My son was a happier kid after I quit hovering over and around him all the time. Warrior Girl, Ricochet’s older sister, was happier, too (although she quickly became aware of how much Momma really did to keep her on track). And I am certainly happier not feeling like we have to worry so much about the fate of our littles. While I have never had a broken bone (knocking fiercely on my wood desk right now), it is a part of childhood. Sorry, Mom, I have to say this, I likely didn’t have this “childhood injury” because my mom was overprotective, too. Where do you think I inherited the tendency?

What doesn’t kill us makes us stronger, right? Okay, let’s not get carried away, I’m not ready to go that far yet! I could relinquish a lot of control without risking safety, and that’s just what I did.

Author Penny WilliamsA self-described “veteran” parent of a son with ADHD, Penny Williams is the author of the Amazon best-seller about her parenthood in the trenches, Boy Without Instructions: Surviving the Learning Curve of Parenting a Child with ADHD. She is also the creator of the award-winning website, {a mom’s view of ADHD}, and a frequent contributor on parenting a child with ADHD for ADDitude Magazine and other parenting and special needs publications. Look for her second book, What to Expect When You’re Not Expecting ADHD, in late 2014. Follow Penny and get updates about Ricochet at BoyWithoutInstructions.com.


*Basically, if you purchase the book mentioned in this post via Amazon.com–in print or via Kindle, then I receive a teeny-tiny bit of money for the transaction. Mostly, however, I include the link to help you locate the book. 


  1. I am very interested to hear what other parents have done to stop hovering and teach independence. My anxiety and struggle with the what-if monster make it hard for me to step back. That, and the fact that my son is so often mistreated by his peers.

    • What I most appreciate about your post today is that you demonstrate one doesn’t flip a switch and overnight cease to hover. It’s a gradual process and takes time.

  2. Great article, Penny. Thanks for raising my awareness. Recently at the end of the school year, I asked our first grade teacher what we could do to help prepare our son for second grade. She said, “Help him achieve a higher level of autonomy.” Yep, it’s time I get organized and clear about how to help my son build a sense of independence, and how to learn from failure (I’m still figuring this out for myself!)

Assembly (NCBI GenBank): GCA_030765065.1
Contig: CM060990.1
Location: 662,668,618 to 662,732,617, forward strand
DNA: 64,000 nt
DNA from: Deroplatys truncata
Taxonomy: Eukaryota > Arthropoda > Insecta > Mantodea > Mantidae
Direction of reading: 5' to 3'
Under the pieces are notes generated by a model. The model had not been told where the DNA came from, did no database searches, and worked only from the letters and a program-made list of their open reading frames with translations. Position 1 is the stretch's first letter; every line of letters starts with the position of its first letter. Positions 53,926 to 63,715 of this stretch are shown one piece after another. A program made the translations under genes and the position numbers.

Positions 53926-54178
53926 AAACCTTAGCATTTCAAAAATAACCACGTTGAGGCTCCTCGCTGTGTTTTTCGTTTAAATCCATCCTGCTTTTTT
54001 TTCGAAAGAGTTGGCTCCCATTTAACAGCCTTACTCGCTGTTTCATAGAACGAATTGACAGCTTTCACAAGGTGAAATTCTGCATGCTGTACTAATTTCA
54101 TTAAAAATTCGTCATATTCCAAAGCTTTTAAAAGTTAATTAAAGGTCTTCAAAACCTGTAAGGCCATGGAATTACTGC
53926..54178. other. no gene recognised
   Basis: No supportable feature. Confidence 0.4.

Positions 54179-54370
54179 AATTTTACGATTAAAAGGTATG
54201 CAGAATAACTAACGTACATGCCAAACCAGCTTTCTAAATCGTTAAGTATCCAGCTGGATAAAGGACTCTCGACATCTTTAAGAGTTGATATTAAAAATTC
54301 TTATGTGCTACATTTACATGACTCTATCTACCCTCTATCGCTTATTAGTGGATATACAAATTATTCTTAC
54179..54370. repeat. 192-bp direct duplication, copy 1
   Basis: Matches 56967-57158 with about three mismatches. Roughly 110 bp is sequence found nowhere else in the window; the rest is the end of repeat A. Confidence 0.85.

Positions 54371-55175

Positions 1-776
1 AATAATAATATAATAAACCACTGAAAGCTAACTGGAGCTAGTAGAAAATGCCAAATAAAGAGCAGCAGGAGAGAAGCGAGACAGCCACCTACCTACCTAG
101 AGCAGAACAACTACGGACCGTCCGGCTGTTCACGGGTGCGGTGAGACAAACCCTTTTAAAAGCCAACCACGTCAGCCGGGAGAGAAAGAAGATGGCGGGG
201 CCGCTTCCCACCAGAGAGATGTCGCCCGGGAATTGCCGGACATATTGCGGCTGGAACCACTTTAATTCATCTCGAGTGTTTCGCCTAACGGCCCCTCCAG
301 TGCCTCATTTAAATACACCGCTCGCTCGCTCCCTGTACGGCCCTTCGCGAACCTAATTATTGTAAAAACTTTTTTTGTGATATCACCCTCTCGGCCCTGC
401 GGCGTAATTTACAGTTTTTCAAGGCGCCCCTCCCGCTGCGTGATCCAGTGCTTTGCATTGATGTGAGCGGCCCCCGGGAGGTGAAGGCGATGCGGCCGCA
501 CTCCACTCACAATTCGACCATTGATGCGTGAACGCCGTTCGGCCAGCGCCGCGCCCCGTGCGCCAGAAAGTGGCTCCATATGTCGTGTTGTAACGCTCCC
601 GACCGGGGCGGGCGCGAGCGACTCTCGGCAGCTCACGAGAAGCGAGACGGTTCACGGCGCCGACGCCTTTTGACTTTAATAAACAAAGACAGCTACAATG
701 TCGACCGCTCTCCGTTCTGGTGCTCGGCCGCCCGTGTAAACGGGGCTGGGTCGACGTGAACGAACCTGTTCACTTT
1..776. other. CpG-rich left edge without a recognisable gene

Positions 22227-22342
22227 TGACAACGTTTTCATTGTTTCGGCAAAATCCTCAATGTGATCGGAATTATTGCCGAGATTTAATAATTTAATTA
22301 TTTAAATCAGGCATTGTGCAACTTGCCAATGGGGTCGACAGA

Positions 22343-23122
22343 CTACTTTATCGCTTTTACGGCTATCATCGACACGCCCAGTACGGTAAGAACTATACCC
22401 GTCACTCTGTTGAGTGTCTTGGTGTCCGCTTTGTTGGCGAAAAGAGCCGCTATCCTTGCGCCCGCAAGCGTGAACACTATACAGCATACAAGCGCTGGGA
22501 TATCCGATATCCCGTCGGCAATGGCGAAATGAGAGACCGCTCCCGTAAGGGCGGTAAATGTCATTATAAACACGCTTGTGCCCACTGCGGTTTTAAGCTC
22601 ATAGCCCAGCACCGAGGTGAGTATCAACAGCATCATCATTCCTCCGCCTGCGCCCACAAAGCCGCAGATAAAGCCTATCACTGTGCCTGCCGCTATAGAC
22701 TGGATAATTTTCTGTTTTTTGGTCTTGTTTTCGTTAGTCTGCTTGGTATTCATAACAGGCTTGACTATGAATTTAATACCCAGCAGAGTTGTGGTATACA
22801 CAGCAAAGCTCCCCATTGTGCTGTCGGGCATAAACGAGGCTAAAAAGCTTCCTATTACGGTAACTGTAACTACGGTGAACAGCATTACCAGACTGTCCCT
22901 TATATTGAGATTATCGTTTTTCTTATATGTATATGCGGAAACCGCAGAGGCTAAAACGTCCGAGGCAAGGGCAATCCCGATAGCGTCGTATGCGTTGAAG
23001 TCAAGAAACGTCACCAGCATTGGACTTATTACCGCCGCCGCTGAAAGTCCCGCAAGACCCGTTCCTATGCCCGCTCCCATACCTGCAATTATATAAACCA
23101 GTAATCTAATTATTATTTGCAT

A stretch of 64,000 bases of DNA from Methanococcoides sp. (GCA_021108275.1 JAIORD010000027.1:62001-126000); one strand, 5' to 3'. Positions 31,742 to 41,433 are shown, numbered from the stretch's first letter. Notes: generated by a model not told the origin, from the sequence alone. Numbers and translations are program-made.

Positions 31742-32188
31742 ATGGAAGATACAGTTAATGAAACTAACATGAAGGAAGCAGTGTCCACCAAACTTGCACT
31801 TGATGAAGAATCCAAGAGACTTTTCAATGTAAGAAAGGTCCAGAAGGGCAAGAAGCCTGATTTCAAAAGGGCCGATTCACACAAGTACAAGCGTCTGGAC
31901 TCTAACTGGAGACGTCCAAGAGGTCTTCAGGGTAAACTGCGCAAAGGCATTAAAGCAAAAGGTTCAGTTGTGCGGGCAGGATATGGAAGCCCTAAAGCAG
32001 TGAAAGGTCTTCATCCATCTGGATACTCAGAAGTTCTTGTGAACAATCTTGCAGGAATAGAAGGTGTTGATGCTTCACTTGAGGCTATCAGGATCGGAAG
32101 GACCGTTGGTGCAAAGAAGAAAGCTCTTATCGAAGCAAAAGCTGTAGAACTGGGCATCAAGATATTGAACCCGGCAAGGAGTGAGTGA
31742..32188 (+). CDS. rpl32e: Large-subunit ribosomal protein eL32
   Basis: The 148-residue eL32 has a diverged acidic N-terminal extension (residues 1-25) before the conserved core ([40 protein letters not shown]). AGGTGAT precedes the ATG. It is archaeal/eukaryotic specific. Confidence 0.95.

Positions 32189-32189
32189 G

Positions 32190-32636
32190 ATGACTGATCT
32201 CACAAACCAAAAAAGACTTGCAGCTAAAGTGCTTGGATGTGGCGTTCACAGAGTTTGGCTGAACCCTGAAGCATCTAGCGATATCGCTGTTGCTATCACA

• It’s so tough, Jami! Our natural instinct as a mother is to shield and protect our children. At your son’s age, providing choices and letting him start making some decisions from there is a great place to start. Also, letting him do things for himself, even if it will be messier and much more time consuming. That one takes a lot of mindfulness for me! 🙂

      • Dreaming BIG here because it would involve a major shift in how we “read” parenting behaviors, I’m increasingly fond of the idea of shifting from negative “helicopter parenting” to thinking and talking about “scaffold parenting,” which is more inclusive. After all, ome kids really do need more support (emotional, physical, academic) but the trick is to know when to pull back and in what parts–and when to support parents who DO need to stay more involved.

        I also think the word “helicopter” has some shaming connotations that present a barrier for parents who have a legitimate need to “hover.” I also think it might be easier for educators and other stakeholders in a child’s well-being to frame the “overprotectiveness” as “too much scaffolding.” It sounds less judgmental and *might* breed less defensiveness.

        Really enjoyed this today, Penny. Thanks for your post.

        • I hear you on that! To me though, a change in the term doesn’t necessarily mean a change in the behavior. That term definitely removes the negative connotations though.

          • I recall vividly having to deal with helicopter parents of college freshmen almost 20 years ago at UT Austin’s summer orientation program. That was the first time I ever heard the term.

            Now, working with parents of high need kids who are fumbling for ways to help their kids and feeling the shame and sting of phrases like “helicopter parents” and even “tiger moms” I have *such* a different perspective on the good, the bad, and the ugly of scaffolding. 😉

  3. My question is simple: define “fail.” Am I obligated, as a homeschooling mother, to step back, give my child his work for the day, and whatever remains uncompleted earns a failing grade? Or, watching my little playing soccer, is it acceptable to corral him away from the river, or from two fields away when the coach doesn’t notice he’s gone? I’ve been asked if I could allow my child to fail. I genuinely don’t understand the question. I do my best to stay in the background. But is it really a good idea to let my kid, who runs off at the slightest opportunity, out to play without supervision when we live mere yards from a busy street? What is the expectation of “let them fail” – or is that going to end up being the next catchphrase for “those parents who do more than I want to do”?

    • The context of our therapist telling me to let my son fail was that he has a developmental disability (ADHD), and needs to learn to create strategies that work for him. If I’m always swooping in to help, when does he learn to help himself. Of course, this doesn’t apply to situations where safety is concerned.